How To Treat Hand Foot Mouth Disease In Adults, Because No One's Safe From Coxsackievirus
Hand foot and mouth disease AKA Coxsackievirus is one of those childhood illnesses that seems to run through daycares, sparing no one. When you see the telltale rash on a kid's hands, even sanitizing your whole house from top to bottom won't help — it's too late. And while most of us think of hand foot mouth disease (HFMD) as something that only affects kids, think again. You can definitely catch it from your kid, so you're going to want to know how to treat hand foot mouth disease in adults, because you're probably going to catch it.
Hand foot mouth disease is a virus that you can catch from an infected person's "nasal secretions or throat discharge, saliva, fluid from blisters, stool, or respiratory droplets sprayed into the air after a cough or sneeze," according to the Mayo Clinic. And to treat it, you'll need to stay hydrated, bring your fever down with acetaminophen, and keep any sores clean, they advised. While you're at it, you may as well try to prevent anyone else having to go through what can be a miserable 3-6 days of illness.
The Mayo Clinic also explained that many adults can have the virus and not show any symptoms. However, when they do show signs that they've caught it, it can be pretty miserable, though each case is different. The symptoms of coxsackievirus are not any different from a baby's or child's: fever, sore throat, sores inside the mouth and on the tongue, rash on the hands, feet, and around the mouth, which can turn into blisters, according to WebMD. In addition, the rash can spread to the knees, elbows, buttocks, and/or genital area. Not ideal by any stretch of the imagination.
There is also no cure or special treatment for HFMD. The Centers for Disease Control (CDC) explained, "There is no specific treatment for HFMD. Fever and pain can be managed with over-the-counter fever reducers and pain relievers, such as acetaminophen or ibuprofen." In addition, staying hydrated is important, even if you have a sore throat or little appetite. The CDC said, "It is important for people with HFMD to drink enough fluids to prevent loss of body fluids or dehydration."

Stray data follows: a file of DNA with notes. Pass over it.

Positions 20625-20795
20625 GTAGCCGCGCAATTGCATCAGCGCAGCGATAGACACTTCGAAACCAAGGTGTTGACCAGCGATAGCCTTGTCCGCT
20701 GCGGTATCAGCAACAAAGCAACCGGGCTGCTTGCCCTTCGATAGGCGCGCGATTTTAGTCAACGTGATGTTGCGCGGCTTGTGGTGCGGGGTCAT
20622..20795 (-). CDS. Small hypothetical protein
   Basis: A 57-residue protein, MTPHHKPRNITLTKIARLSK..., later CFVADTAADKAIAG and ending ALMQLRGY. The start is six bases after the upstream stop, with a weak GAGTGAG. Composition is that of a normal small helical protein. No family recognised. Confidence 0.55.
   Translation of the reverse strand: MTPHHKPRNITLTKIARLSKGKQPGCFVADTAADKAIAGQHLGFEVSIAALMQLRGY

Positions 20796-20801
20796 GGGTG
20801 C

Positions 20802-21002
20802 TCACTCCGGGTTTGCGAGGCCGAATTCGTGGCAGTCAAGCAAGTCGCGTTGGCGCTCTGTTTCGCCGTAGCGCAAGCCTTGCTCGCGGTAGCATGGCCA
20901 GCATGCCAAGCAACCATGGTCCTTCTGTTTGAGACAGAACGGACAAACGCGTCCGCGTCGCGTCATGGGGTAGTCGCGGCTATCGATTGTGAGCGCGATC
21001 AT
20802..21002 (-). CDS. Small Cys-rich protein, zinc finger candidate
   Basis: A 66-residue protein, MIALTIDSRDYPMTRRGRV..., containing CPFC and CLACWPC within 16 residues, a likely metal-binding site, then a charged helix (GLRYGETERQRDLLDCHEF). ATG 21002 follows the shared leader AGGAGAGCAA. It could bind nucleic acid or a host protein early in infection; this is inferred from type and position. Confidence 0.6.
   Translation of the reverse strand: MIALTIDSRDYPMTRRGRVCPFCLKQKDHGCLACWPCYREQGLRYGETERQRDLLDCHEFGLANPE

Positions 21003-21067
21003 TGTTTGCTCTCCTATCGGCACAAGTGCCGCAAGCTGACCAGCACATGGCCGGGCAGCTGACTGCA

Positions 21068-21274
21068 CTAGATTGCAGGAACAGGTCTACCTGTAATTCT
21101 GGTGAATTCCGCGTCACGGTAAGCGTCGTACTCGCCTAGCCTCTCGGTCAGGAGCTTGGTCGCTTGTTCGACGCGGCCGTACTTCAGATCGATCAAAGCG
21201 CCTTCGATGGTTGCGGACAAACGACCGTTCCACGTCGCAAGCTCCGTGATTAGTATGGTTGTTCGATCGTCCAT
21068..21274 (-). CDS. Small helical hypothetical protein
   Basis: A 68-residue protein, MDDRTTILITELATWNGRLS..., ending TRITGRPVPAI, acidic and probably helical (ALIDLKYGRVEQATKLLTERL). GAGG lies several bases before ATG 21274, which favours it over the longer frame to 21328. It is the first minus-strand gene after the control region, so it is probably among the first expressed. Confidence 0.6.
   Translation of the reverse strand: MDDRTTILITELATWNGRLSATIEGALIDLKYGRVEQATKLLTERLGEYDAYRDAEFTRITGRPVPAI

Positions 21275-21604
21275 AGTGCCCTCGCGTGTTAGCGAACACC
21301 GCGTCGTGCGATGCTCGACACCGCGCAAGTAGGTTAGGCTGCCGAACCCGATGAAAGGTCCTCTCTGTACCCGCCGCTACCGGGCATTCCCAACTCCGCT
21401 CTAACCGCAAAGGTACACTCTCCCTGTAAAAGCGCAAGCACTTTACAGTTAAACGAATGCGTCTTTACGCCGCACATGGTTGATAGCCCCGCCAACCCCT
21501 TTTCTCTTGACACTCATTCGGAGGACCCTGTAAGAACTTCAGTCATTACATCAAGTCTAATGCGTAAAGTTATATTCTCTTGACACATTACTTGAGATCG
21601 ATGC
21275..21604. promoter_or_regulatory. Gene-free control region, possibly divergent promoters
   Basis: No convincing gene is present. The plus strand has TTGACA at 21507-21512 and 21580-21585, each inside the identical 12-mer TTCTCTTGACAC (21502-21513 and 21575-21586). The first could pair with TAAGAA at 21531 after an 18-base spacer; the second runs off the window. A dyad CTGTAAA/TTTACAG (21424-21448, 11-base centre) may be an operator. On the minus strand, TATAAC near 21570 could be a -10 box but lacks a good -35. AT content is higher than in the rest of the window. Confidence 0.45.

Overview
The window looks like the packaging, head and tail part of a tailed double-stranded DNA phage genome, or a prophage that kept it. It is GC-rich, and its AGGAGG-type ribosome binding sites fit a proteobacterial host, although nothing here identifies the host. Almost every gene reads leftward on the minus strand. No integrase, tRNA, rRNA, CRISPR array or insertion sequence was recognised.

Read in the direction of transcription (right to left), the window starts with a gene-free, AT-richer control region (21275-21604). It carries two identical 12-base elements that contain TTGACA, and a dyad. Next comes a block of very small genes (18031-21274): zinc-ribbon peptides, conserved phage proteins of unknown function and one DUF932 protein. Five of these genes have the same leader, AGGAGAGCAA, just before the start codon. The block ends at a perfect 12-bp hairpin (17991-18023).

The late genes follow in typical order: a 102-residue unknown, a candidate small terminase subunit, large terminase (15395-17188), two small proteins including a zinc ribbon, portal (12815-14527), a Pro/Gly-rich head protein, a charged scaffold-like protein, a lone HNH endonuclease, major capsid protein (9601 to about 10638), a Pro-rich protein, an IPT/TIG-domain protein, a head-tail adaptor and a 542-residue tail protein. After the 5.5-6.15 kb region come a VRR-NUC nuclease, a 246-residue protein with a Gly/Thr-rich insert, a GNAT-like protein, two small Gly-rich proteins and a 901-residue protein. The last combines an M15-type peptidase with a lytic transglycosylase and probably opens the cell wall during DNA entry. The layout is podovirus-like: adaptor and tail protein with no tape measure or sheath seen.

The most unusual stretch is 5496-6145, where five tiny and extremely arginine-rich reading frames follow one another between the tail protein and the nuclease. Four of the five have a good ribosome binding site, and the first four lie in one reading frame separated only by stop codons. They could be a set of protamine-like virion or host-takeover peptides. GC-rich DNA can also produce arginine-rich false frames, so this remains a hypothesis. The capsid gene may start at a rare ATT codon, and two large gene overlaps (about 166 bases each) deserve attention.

While you might just have to suffer through the symptoms of HFMD, you can try to prevent spreading it around your household by ensuring everyone washes their hands regularly with soapy water, especially after you've changed a dirty diaper or helped a toddler go to the bathroom. If someone in your house or at daycare has HFMD, make sure to disinfect common areas to prevent the spread of the virus. The Mayo Clinic suggested " cleaning high-traffic areas and surfaces first with soap and water, then with a diluted solution of chlorine bleach and water."
One of the silver linings of having HFMD might just be a little unexpected quiet time to yourself (provided that you have someone else to mind your kids), because one of the best ways to prevent spreading the virus is to isolate the infected party. So while you might only have energy for binge-watching something on Netflix, at least you might catch up on that show everyone's been talking about and you couldn't find time to see!